Love Wine Like I Love Wine

We go back a long way, my friend and I. We met in our freshman year of college, went through a lot of fraternity idiocy together, climbed together out west. I was a groomsman in his wedding; he was a groomsman in mine. But he lives back east now, and I live in San Francisco, and we both have kids and jobs, so we don’t see each other much—once or twice a year, in passing during various work trips. But I care about the guy. And I’ve learned to be careful in how I calibrate my love of food and wine for him. This is a passion I’ve found in the years we’ve lived far apart; it doesn’t fit naturally into the friendship we built way back when. And he’s got a fierce practical streak, a sort of Midwestern American suspicion of anything that smacks of hedonism (although he smoked heroic volumes of pot in college, but that was 20 years ago and he’s been living clean ever since). It’s an antipretension streak, too: He sniffs elitism in the love of wine.

So I was on my guard when he came to stay recently. Last time, I’d queued up about 10 open bottles to taste and compare, and he drank beer. So this time, I didn’t push anything. I made simple food, too—a Provençal roast chicken dish, with a spinach-anchovy–ricotta salata stuffing under the skin. And when I asked if he’d like a drink, I just asked if he wanted red wine or white. He said white, so I asked, “Excellent floral Gewürztraminer or straightforwardly crisp Pinot Grigio?”

He reached for the bottle of Pinot Grigio and claimed to love it. He made it his own for the rest of the night—even carrying it to the dinner table, and setting it beside his glass, drinking it exclusively despite the two interesting reds I’d put on the table. I was left musing about the conversations we code into our wine choices, the parts of our hearts we express. Not sure what the message was here—something about a comfort zone, maybe? Not wanting to get swept up in my silliness? Just plain not interested? Doesn’t matter, I suppose; as a host, the mistake was really mine. The right move would have been to buy a six-pack, knowing it was his preferred drink. Oh well. Next time.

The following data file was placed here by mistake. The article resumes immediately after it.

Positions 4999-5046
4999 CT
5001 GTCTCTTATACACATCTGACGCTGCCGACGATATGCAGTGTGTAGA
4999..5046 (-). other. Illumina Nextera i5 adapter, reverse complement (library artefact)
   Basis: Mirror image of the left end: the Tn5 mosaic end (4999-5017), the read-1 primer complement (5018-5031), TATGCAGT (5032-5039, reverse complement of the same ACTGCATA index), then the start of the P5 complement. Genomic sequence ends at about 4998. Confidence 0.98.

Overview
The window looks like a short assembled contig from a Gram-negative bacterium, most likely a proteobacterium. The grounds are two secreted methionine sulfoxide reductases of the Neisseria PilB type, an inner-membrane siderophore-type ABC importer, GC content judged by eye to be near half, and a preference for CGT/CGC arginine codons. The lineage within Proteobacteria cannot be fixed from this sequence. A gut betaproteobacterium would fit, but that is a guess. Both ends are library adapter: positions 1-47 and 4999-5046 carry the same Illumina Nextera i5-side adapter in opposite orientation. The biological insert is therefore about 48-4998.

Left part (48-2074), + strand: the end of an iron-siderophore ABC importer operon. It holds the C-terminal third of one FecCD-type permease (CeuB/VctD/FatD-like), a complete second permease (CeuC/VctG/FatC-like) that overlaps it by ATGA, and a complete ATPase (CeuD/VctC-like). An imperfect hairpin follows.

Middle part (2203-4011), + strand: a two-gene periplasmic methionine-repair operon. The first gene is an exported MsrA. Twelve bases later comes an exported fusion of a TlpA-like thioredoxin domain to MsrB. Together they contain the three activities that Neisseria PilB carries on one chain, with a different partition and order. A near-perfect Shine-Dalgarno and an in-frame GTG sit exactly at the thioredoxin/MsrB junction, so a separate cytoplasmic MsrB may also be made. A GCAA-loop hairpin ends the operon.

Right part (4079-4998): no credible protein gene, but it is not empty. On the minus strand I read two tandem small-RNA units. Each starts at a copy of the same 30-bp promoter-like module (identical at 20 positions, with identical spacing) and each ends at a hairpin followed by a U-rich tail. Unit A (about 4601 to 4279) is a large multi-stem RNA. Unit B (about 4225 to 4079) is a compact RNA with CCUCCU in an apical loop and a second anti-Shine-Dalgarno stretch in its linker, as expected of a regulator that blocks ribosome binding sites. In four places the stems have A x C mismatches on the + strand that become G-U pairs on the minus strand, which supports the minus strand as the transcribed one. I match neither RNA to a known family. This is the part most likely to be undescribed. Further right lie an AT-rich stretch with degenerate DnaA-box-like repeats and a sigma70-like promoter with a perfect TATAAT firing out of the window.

2006 Gundlach Bundschu Gewürztraminer
Grapes: 100 percent Gewürztraminer
Appellation: Sonoma Valley
Wood: None, this wine is fermented in stainless steel and bottled shortly after
Alcohol 13.1 percent
Price: $25 from the winery
My Tasting Notes: This is a powerfully distinct Gewürztraminer, with a whole lot of that litchi–orange blossom thing people talk about as being a Gewürztraminer signature. It’s an intensely fragrant and delicious wine, and a truly unusual taste experience—not a run-of-the-mill wine. It might be tricky to pair with food; the winery suggests Indian, Chinese, or Thai cuisine, and I suspect that’s on the money. But the wine also works as a pretty special cocktail, all by itself.

2006 Tamás Estates Pinot Grigio
Grapes: 99 percent Pinot Grigio, 1 percent Gewürztraminer
Appellation: Monterey
Wood: None, this wine is fermented and aged entirely in stainless steel tanks to emphasize fruit and freshness
Alcohol: 13 percent
Price: About $10 online
My Tasting Notes: I liked this wine a lot. It has a very bright acid quality, and a kind of citrus–green apple deal in the fruit. My friend was absolutely crazy about it, though, so I didn’t get to drink much. Clearly, it’s a good value.